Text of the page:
Liu Z, Fu X, Tang S, Cheng Y, Zhu L, Xing L, Wang J, Xue L (2014) Sulfonated magnetic carbon nanotube arrays as effective solid acid catalysts for the hydrolyses of polysaccharides in crop stalks. Catal Commun 56:1–4CrossRefGoogle Scholar
  51. 51.
    Zhao X, Xu J, Wang A, Zhang T (2015) Porous carbon in catalytic transformation of cellulose. Chin J Catal 36:1419–1427CrossRefGoogle Scholar
  52. 52.
    Guo F, Fang Z, Xu CC, Smith RL Jr (2012) Solid acid mediated hydrolysis of biomass for producing biofuels. Prog Energy Combust Sci 38:672–690CrossRefGoogle Scholar
  53. 53.
    Toda M, Takagaki A, Okamura M, Kondo JN, Hayashi S, Domen K, Hara M (2005) Green chemistry: biodiesel made with sugar catalyst. Nature 438:178–178CrossRefPubMedCentralGoogle Scholar
  54. 54.
    Suganuma S, Nakajima K, Kitano M, Yamaguchi D, Kato H, Hayashi S, Hara M (2008) Hydrolysis of cellulose by amorphous carbon bearing SO3H, COOH, and OH groups. J Am Chem Soc 130:12787–12793CrossRefPubMedCentralGoogle Scholar
  55. 55.
    Shen S, Wang C, Han Y, Cai B, Li H (2014) Influence of reaction conditions on heterogeneous hydrolysis of cellulose over phenolic residue-derived solid acid. Fuel 134:573–578CrossRefGoogle Scholar
  56. 56.
    Li Y, Shen S, Wang C, Peng X, Yuan S (2018) The effect of difference in chemical composition between cellulose and lignin on carbon based solid acids applied for cellulose hydrolysis. Cellulose 25:1851–1863CrossRefGoogle Scholar
  57. 57.
    Fukuhara K, Nakajima K, Kitano M, Kato H, Hayashi S, Hara M (2011) Structure and catalysis of cellulose-derived amorphous carbon bearing SO3H groups. ChemSusChem 4:778–784CrossRefPubMedCentralGoogle Scholar
  58. 58.
    Suganuma S, Nakajima K, Kitano M, Yamaguchi D, Kato H, Hayashi S, Hara M (2010) Synthesis and acid catalysis of cellulose-derived carbon-based solid acid. Solid State Sci 12:1029–1034CrossRefGoogle Scholar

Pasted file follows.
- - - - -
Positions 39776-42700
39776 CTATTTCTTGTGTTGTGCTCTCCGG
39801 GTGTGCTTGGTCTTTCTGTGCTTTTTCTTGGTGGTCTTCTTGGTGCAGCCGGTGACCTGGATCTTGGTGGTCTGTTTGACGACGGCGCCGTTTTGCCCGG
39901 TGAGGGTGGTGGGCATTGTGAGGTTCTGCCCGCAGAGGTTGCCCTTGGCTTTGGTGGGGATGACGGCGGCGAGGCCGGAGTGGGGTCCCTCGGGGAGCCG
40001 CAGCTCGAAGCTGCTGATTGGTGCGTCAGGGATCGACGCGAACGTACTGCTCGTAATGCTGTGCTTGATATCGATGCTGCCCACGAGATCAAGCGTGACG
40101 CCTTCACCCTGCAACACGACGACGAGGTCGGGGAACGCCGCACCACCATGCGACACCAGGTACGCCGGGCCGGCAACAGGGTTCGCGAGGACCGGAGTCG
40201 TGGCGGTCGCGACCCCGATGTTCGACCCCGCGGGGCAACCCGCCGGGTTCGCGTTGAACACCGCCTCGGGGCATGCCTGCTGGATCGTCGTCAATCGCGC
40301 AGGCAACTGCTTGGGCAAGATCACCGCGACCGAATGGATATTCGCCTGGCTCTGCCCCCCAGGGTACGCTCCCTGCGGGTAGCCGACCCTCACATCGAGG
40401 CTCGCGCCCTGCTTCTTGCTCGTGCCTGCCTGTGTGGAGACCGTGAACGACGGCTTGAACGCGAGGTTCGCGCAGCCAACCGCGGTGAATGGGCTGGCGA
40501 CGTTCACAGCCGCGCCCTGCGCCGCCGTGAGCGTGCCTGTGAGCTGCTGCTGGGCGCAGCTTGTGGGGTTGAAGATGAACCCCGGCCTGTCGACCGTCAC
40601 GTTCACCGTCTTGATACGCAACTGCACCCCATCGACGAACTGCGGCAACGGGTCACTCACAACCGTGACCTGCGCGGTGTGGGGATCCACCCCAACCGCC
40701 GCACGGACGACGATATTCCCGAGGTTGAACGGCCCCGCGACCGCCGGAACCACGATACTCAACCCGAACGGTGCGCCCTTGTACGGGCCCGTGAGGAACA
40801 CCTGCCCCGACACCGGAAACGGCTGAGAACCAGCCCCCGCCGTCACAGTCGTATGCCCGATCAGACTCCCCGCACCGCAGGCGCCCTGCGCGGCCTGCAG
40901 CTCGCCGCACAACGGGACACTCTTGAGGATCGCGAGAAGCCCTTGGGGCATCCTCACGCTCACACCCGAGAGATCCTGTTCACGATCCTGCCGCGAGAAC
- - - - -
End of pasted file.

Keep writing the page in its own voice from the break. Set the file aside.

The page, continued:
59. 59.
    Kitano M, Yamaguchi D, Suganuma S, Nakajima K, Kato H, Hayashi S, Hara M (2009) Adsorption-enhanced hydrolysis of ОІ-1,4-glucan on graphene-based amorphous carbon bearing SO3H, COOH, and OH groups. Langmuir 25:5068–5075CrossRefPubMedCentralGoogle Scholar
  60. 60.
    Xiong X, Yu IKM, Chen SS, Tsang DCW, Cao L, Song H, Kwon EE, Ok YS, Zhang S, Poon CS (2018) Sulfonated biochar as acid catalyst for sugar hydrolysis and dehydration. Catal Today 314:52–61CrossRefGoogle Scholar
  61. 61.
    Van Pelt AH, Simakova OA, Schimming SM, Ewbank JL, Foo GS, Pidko EA, Hensen EJM, Sievers C (2014) Stability of functionalized activated carbon in hot liquid water. Carbon 77:143–154CrossRefGoogle Scholar
  62. 62.
    Taran OP, Polyanskaya EM, Ogorodnikova OL, Descorme C, Besson M, Parmon VN (2011) Sibunit-based catalytic materials for the deep oxidation of organic ecotoxicants in aqueous solution: I. Surface properties of the oxidized sibunit samples. Catal Ind 2:381–386CrossRefGoogle Scholar
  63. 63.
    Yabushita M, Kobayashi H, Hasegawa JY, Hara K, Fukuoka A (2014) Entropically favored adsorption of cellulosic molecules onto carbon materials through hydrophobic functionalities. ChemSusChem 7:1443–1450CrossRefPubMedCentralGoogle Scholar
  64. 64.
    Surovikin VF, Plaxin GV, Likholobov VA, Tiunova LJ (1990) Porous carbonaceous material. USA Patent 4978649Google Scholar
  65. 65.
    Likholobov VA (2001) Catalysis by unique metal ion structures in solid matrices from science to application. In: Centi G, Wichterlová B, Bell AT (eds) NATO science series. II. Mathematics, physics and chemistry. V. 13. Kluwer Academic Publishers, Netherlands, pp 295–306Google Scholar
  66. 66.
    Gromov NV, Taran OP, Semeykina VS, Danilova IG, Pestunov AV, Parkhomchuk EV, Parmon VN (2017) Solid acidic NbOx/ZrO2 catalysts for transformation of cellulose to glucose and 5-hydroxymethylfurfural in pure hot water. Catal Lett 147:1485–1495CrossRefGoogle Scholar
  67. 67.
    Pestunov AV, Kuzmin AO, Yatsenko DA, Pravdina MK, Taran OP (2015) The mechanical activation of crystal and wooden sawdust cellulose in various fine-grinding mills. J Siberian Fed Univ Chem 8:386–400CrossRefGoogle Scholar
  68. 68.
    Boehm HP (1966) Chemical identification of surface groups. Adv Catal 16:179–274Google Scholar
  69. 69.